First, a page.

2005-06-30 / Arts & Entertainment

Movie’s Not As

Bewitching As Original TV Series
By Christie Lemire AP Movie Writer

Bewitching
As Original TV Series

By Christie Lemire
AP Movie Writer

(Left to right)Nicole Kidman, Shirley MacLaine and Will Ferrell star in the big screen version of the popular 1960s television sitcom, “Bewitched.”       (Left to right)Nicole Kidman, Shirley MacLaine and Will Ferrell star in the big screen version of the popular 1960s television sitcom, “Bewitched.”

No magic spells could make “Bewitched” enjoyable, after all the work put into it by a coven of rotating cooks stirring the long-simmering cauldron.

The brew that sisters Nora and Delia Ephron ultimately created reeks of antic desperation, though it features a solid cast in Nicole Kidman, Will Ferrell, Michael Caine and Shirley MacLaine.

In adapting the ‘60s sitcom for the big screen, the Ephrons (Delia as director/writer and Nora as writer) have come up with a conceit that’s admirable in its attempt at innovation: An updated version of “Be-witched’’ is in the works, with a real-life witch playing Samantha. You have to give them credit for at least trying something different, and not just another camp-ed-up transfer from TV to film, like “The Brady Bunch Movie” or “Starsky & Hutch” — that is, until Steve Carell from “The Daily Show” shows up, doing his flamboyant impersonation of Paul Lynde as Uncle Arthur.

In execution, though, the premise feels too cutesy _ as does the performance from Kidman, who’s more than capable of comedy (see the darkly funny “To Die For’’) but is too substantial an actress for the dippy-fluffy routine she’s got working here. It doesn’t help that she and Ferrell, as the actor playing Darrin, have zero chemistry with each other, despite their individual appeal.

Kidman plays Isabel Bigelow, a blissfully naive (and good) witch who wants to give up her supernatural powers for mundane, suburban, mortal life.

Ferrell plays Jack Wyatt, a washed-up actor looking for a comeback by starring as Darrin on the new “Bewitched.’’ (He actually does his best work in the film at the beginning, when he’s unshaven, insecure and withdrawn, and nervously meeting with the TV show’s execs for the first time. It’s a darker side of the comedian that we’ve never seen, and it suggests an untapped complexity that’s enticing. But it doesn’t last long.)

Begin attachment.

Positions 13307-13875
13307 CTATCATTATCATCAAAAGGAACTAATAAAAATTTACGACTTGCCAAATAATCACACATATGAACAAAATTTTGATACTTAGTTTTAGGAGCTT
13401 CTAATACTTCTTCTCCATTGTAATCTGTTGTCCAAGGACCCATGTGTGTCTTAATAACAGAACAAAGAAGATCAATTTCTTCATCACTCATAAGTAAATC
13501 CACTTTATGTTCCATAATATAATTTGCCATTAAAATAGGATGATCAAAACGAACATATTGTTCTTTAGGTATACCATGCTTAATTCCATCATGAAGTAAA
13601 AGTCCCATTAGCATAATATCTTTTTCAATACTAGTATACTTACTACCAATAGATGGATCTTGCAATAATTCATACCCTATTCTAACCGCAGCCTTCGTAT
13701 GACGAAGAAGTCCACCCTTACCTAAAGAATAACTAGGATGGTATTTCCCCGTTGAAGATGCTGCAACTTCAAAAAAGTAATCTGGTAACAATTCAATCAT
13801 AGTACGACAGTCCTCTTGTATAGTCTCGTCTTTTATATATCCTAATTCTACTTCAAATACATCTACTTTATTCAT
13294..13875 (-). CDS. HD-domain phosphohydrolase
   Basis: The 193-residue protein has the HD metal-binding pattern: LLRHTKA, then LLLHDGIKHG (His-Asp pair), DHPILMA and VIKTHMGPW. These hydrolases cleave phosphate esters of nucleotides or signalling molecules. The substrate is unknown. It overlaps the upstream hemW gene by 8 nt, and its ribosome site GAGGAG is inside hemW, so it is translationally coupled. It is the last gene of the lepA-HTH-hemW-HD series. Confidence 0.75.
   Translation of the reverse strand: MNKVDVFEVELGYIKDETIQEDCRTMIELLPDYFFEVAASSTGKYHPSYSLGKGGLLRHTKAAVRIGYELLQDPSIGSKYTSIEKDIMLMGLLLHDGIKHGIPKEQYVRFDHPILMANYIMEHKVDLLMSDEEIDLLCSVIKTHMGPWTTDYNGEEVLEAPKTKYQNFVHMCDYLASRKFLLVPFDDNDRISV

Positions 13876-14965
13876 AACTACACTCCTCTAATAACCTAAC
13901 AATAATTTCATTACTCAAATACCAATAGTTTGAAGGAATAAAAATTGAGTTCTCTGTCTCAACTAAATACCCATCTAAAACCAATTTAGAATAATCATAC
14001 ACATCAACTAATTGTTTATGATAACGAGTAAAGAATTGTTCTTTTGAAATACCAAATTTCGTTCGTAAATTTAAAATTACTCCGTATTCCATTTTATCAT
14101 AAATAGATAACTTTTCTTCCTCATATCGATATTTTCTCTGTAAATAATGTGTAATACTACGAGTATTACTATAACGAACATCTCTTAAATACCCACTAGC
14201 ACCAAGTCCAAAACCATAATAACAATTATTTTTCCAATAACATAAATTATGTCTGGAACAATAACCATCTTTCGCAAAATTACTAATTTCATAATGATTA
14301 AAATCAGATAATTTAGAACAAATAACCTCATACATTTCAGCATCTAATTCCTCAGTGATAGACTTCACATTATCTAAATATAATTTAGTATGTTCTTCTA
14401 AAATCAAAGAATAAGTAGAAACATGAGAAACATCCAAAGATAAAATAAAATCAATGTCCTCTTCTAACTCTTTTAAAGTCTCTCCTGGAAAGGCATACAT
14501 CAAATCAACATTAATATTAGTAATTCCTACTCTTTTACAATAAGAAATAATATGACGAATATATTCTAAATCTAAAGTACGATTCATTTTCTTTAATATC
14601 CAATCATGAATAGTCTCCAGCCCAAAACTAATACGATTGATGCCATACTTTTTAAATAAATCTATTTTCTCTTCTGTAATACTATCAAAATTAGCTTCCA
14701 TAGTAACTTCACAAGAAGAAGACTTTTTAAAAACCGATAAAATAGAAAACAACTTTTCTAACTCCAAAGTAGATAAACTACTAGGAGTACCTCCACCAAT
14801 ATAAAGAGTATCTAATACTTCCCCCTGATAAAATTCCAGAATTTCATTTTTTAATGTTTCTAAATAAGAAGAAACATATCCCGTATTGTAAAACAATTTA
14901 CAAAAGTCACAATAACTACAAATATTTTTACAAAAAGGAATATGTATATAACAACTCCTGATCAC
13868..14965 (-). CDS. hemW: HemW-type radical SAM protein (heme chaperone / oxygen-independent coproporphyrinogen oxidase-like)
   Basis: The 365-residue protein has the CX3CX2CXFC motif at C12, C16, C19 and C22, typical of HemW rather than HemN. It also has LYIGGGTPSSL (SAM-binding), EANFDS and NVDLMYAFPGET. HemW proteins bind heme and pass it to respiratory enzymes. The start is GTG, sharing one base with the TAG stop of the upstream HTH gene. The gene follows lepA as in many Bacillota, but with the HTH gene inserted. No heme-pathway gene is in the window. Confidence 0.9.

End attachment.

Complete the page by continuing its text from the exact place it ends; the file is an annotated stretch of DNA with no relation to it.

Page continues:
Jack spots Isabel in a bookstore and notices her twitching her upturned, Elizabeth Montgomeryesque nose. He’s instantly drawn to Isabel as the ideal person to play his TV wife; of course, he has no clue she really is a witch, and figures she’s just an innocent girl he can upstage. Meanwhile, she’s instantly, inexplicably smitten with Jack, despite his obvious smar-miness.

Isabel’s father, Nigel (Caine, providing the film with a modicum of grace), is appalled by the idea of his daughter’s involvement with the sitcom. “That’s an insult to our way of life!’’ he scolds. But he softens when he realizes who’s playing Samantha’s mother, Endora: his favorite actress, Iris Smythson (the mystical MacLaine, ideally cast and appropriately over-the-top in an array of brightly colored feather boas).

Meanwhile, Isabel struggles with her urges to use her powers to manipulate everyone and everything around her, including Jack. And why not give in? It’s too easy to whip up a house and a car or hook up the VCR with a couple of quick facial gestures. But this dynamic gets repetitive quickly, and the jaunty music that usually accompanies it grows seriously cloying.

The witchcraft also provides myriad opportunities for increasingly broad physical comedy, leading up to a montage of Isabel and Jack frolicking to the “Bewitched’’ theme and the overused pina colada song.

Presumably this is a trick to eat up time, as is a scene in which Jack goes on “Inside the Actors Studio” and insists to James Lipton, “This isn’t the old ‘Bewitched.’”

Maybe not. But it sure makes the old “Bewitched” look like pure magic all of a sudden.

“Bewitched,” a Columbia Pictures release, is rated PG-13 for some language, including sex and drug references, and partial nudity. Running time: 95 minutes.

©2005 Columbia Pictures

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